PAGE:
Lifesaving COVID-19 treatments for NHS patients

Lifesaving COVID-19 treatments for NHS patients
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Patients in intensive care units across the UK will be receiving potentially lifesaving treatments for COVID-19.

The government-funded REMAP-CAP clinical trial has shown that the drugs tocilizumab and sarilumab reduced the relative risk of death in patients in intensive care units with COVID-19 by 24%, within 24 hours of entering the care unit. The results show the drugs could reduce the time that patients spend in intensive care by up to 10 days.

Professor Stephen Powis, NHS national medical director, said: “The fact there is now another drug that can help to reduce mortality for patients with COVID-19 is hugely welcome news and another positive development in the continued fight against the virus. This signals how the NHS is working all the time to find new treatments and therapies, but the best advice for individuals is to remember the hands, face, space guidance.”

Saving lives

Most of the data came from when the drugs were administered in addition to a corticosteroid, such as dexamethasone, which is already provided as standard of care to the NHS. The drugs are typically used to treat rheumatoid arthritis and their rollout to COVID-19 patients could help to reduce pressures on hospitals over the coming weeks and months.

The government and the NHS will now be issuing new guidance to NHS Trusts across the country to encourage them to use tocilizumab, which is in plentiful supply in hospitals across the UK, in their treatment of COVID-19.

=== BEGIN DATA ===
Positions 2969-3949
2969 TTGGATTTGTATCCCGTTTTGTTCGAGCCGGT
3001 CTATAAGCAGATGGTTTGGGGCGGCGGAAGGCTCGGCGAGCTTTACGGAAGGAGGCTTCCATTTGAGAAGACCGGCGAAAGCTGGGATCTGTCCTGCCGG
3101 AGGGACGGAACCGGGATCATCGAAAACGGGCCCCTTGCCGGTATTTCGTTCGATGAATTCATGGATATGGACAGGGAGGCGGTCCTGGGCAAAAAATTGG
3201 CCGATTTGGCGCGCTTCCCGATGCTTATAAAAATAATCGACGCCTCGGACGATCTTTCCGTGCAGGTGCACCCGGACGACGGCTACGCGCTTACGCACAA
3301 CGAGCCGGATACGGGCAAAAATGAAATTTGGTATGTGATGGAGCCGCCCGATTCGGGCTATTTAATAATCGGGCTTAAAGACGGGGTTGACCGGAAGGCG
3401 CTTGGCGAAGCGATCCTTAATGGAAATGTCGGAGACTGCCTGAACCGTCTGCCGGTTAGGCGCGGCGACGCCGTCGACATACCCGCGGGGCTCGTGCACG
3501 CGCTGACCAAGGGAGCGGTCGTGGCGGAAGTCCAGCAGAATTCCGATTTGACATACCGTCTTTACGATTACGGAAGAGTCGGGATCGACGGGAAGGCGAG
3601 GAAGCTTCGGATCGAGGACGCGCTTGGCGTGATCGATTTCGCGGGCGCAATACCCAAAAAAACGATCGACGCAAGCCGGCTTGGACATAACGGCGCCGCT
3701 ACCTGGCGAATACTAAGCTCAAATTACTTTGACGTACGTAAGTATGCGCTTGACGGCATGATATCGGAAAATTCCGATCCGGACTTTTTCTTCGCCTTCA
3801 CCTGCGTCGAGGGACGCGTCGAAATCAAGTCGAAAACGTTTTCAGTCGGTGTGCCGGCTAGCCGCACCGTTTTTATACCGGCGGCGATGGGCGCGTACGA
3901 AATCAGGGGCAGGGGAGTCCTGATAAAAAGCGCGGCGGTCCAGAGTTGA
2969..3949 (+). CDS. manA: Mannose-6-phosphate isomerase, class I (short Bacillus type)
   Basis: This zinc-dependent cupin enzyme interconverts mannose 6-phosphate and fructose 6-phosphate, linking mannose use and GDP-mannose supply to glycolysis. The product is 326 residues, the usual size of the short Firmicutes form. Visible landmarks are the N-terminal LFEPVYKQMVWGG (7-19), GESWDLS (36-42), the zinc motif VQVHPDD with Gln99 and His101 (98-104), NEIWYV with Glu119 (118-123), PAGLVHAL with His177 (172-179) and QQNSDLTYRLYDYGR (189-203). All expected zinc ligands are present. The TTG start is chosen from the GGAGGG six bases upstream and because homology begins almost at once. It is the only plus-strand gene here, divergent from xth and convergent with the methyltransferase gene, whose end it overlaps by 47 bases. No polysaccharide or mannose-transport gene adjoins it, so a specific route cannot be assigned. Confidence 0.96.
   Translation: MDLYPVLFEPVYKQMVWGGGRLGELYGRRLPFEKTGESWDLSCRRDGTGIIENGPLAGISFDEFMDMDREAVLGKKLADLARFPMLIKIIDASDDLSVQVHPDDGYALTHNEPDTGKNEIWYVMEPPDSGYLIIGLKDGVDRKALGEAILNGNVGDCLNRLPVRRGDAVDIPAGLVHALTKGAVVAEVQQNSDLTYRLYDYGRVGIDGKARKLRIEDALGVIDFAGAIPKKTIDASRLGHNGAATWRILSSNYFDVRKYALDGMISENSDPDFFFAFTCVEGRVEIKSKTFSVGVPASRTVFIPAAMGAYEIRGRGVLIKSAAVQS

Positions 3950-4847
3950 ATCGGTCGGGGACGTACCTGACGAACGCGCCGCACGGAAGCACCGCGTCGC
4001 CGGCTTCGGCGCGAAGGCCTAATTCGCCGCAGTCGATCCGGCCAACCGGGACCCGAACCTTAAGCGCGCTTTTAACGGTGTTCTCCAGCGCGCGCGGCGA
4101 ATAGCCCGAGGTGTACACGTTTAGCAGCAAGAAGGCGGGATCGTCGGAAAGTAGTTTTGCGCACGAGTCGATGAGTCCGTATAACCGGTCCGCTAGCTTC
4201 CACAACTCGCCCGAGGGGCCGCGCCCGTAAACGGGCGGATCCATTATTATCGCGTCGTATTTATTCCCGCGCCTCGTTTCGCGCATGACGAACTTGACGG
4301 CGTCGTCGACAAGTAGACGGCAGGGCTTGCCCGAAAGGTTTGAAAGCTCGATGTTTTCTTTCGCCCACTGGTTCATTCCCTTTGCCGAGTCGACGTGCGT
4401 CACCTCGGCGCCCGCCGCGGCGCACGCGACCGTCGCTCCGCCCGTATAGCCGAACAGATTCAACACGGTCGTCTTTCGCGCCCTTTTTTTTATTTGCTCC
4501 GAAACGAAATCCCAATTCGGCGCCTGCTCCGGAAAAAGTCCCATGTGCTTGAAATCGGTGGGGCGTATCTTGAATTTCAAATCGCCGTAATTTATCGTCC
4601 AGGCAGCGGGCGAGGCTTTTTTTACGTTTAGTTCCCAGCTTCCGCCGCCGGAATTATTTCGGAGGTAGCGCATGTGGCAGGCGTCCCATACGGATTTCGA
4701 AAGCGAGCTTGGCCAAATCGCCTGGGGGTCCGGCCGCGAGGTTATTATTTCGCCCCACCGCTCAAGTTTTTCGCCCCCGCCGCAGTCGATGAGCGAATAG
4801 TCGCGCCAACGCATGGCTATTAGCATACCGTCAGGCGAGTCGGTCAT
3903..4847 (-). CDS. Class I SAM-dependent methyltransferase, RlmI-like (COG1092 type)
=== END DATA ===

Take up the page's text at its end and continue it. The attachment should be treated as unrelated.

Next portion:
Health and Social Care Secretary Matt Hancock said: “The UK has proven time and time again it is at the very forefront of identifying and providing the most promising, innovative treatments for its patients. Today’s results are yet another landmark development in finding a way out of this pandemic and, when added to the armoury of vaccines and treatments already being rolled out, will play a significant role in defeating this virus.

“We have worked quickly to ensure this treatment is available to NHS patients without delay, meaning hundreds of lives will be saved. I am hugely proud of the significant role our NHS and its patients have played in this international trial, and grateful to the outstanding scientists and clinicians behind REMAP-CAP who have brought this treatment to our patients.”

Deputy Chief Medical Officer Professor Jonathan Van-Tam said: “This is a significant step forward for increasing survival of patients in intensive care with COVID-19. The data shows that tocilizumab, and likely sarilumab, speed up and improve the odds of recovery in intensive care, which is crucial for helping to relieve pressure on intensive care and hospitals and saving lives.

“This is evidence of the UK’s excellent research infrastructure and life sciences industry advancing global understanding of this disease, which we have done both through our own programme of clinical research and through our ability to make very large contributions to international studies.”

Support also came from the UK’s National Institute for Health Research (NIHR), its well-established Clinical Research Network and the UK’s Chief Medical Officers. The UK government has, to date, provided £1.2m to support the REMAP-CAP trial.

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